Image of the Day: Ghost Bubbles of the Tarantula Nebula

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The Tarantula Nebula about 160,000 light years from Earth in the southern constellation of Dorado is the most active starburst region known in the Local Group of galaxies. The nebula resides on the leading edge of the LMC, where ram pressure stripping, and the compression of the interstellar medium is at a maximum. At its core lies the compact star cluster R136 that produces most of the energy that makes the nebula visible. The estimated mass of the cluster is 450,000 solar masses, suggesting it will likely become a globular cluster in the future.

The enormous stars in the nebula are producing intense radiation and searing winds of multimillion-degree gas that carve out gigantic bubbles in the surrounding cooler gas and dust. Other massive stars have raced through their evolution and exploded catastrophically as supernovae, expanding these bubbles into X-ray-brightened superbubbles. They leave behind pulsars as beacons of their former lives and expanding supernova remnants that trigger the collapse of giant clouds of dust and gas to form new generations of stars.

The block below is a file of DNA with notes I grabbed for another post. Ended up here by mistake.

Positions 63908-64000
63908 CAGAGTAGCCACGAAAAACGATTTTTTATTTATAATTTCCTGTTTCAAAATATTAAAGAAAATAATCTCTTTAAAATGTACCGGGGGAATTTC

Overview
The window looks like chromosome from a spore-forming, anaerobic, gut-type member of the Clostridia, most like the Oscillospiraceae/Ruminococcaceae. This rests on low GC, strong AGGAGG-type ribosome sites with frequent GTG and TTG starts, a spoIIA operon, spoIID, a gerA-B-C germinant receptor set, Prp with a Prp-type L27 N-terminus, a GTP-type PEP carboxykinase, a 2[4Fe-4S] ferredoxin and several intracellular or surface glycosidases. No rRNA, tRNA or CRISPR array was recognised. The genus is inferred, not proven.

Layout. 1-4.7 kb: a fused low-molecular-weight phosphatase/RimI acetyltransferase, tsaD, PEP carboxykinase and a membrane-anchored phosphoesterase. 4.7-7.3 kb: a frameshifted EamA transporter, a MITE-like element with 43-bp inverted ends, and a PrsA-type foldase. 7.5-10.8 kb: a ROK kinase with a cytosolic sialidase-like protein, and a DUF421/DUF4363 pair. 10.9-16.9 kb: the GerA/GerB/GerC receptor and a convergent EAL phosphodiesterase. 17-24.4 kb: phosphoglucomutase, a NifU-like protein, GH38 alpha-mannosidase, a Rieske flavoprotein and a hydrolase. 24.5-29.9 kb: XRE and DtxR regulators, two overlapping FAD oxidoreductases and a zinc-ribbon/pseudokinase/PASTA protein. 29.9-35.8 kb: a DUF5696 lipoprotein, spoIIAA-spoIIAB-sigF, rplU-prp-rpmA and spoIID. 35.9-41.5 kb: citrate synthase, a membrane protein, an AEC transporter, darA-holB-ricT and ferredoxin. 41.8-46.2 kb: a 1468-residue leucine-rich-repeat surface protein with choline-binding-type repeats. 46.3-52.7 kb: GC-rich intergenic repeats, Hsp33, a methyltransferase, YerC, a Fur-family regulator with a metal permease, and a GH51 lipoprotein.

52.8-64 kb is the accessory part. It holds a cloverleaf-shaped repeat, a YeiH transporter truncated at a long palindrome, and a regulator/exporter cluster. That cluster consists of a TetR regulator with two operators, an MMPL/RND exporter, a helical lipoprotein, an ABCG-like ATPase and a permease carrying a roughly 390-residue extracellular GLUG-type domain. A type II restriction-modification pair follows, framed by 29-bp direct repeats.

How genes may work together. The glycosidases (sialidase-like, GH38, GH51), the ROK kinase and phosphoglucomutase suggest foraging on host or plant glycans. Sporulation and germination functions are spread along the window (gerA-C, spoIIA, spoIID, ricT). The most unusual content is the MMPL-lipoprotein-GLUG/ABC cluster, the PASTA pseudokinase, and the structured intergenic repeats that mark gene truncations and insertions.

At the center of the nebula, also known as 30 Doradus lies the star cluster R136 at the intersection of three of these superbubbles. However, with ages only between one and two million years old, the stars in R136 are too young to be source of the supernovae that brighten the superbubbles in X-rays. Instead, R136 is most likely just the latest cluster to form in 30 Doradus. It may be as massive as it is because these superbubbles have combined to concentrate their gas in this region and thus triggered intense star formation there.


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